The drive up and down the Island Highway from here to Campbell River is, for me, always a delight in almost any kind of weather, with at least a dozen beautiful places that I have painted at one time or another.
The scene in the painting shown here is no exception except it is special in more ways than just as a beauty spot.
To call it a landmark is no exaggeration.
I did a sketch of this scene and painted a finished watercolour from it just lately.
The day had been one of those dreamy, early October days when the sun was still trying to keep the mists off the Nimpkish River.
There are few colourful leaves on North Island in autumn but along the stretch of the Nimpkish about ten kilometres down the river from Woss Lake there are some Poplars and Rock Maple showing off.
Using some of the oranges and yellows on my palette to warm up the scene is a delight reserved for this area.
This view should be familiar to most North Islanders unless you are one of the few that take me totally by surprise in calling the drive from here to CR “boring”.
It is the first view the motorist gets of the Nimpkish River after leaving the bridge at its estuary near the Beaver Cove turnoff.
Maybe that’s what makes this spot so picturesque.
As you pass Nimpkish Camp the views of Nimpkish Lake disappear and you travel for many kilometres without seeing any vistas until you come downhill, pass under a railway trestle, squeal around a huge bend and there is the Nimpkish Valley and the river stretching away into the distance.
One of the unique familiar sights within the Nimpkish Valley at this point is the striking mountain on the left.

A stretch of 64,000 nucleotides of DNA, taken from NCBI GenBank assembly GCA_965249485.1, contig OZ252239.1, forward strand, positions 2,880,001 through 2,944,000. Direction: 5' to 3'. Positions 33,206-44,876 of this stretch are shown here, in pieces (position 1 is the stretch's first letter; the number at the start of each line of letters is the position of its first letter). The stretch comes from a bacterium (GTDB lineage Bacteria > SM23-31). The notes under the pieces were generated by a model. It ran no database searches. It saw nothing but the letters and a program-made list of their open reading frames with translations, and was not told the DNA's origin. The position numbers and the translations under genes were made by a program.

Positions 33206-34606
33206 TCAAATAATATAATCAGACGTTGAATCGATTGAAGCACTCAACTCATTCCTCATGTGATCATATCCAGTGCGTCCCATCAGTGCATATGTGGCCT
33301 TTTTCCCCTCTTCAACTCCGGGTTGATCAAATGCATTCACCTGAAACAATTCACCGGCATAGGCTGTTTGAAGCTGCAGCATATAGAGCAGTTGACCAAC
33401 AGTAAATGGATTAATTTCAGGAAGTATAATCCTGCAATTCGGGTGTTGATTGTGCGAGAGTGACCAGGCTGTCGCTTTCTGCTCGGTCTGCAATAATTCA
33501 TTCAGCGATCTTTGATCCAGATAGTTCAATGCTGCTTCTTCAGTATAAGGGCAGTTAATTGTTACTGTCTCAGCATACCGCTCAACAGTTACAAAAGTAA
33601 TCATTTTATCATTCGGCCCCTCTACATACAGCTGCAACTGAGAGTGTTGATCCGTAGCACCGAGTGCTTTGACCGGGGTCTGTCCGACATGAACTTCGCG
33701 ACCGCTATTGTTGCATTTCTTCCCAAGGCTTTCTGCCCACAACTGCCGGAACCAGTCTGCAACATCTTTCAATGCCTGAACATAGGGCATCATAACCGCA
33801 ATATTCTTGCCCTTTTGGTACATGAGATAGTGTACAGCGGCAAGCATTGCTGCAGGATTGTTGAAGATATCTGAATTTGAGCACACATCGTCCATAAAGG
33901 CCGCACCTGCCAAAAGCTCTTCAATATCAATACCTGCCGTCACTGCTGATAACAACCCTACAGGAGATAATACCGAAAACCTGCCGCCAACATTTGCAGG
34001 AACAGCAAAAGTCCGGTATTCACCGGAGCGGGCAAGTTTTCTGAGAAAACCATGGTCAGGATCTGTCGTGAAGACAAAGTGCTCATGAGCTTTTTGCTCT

I was careful to get it into the picture because it is so recognizable.
After I had painted it, I realized that I had forgotten its name, so I called the Woss Lake Western office to inquire about it.
I was not to be disappointed for a very friendly and helpful person gave me not only its name but also why it was named so.
It is called Lookout Mountain.
What a lovely, exciting name!
There had once been a forestry tower there with a lookout person manning it every summer during the fire season.
This hasn’t been a practice for some years and the tower was eventually removed, although, she said, there was still a good trail up there, one which she and friends has used more than once.
On my next trip to that part of the valley I want to hike up to the top of Lookout and have a gander at what the valley looks like from there.
To get there, driving from here to Woss, you turn off the highway just this side of Gold Creek.
Go down the road leading from there up to the railway, park your car and walk to where the edge of the mountain begins and look for a trail.
This may be the toughest part; finding the trail.
In any event, if you’re interested, perhaps I’ll meet you up there!
Meanwhile, nothing’s changed for Lookout Mountain and me.
Going down-island I will see it as a landmark over the beautiful Nimpkish Valley.
Coming up-island, it will appear in the distance, long before I ever get to Woss and, like a breath of fresh North Island air, welcome me home.
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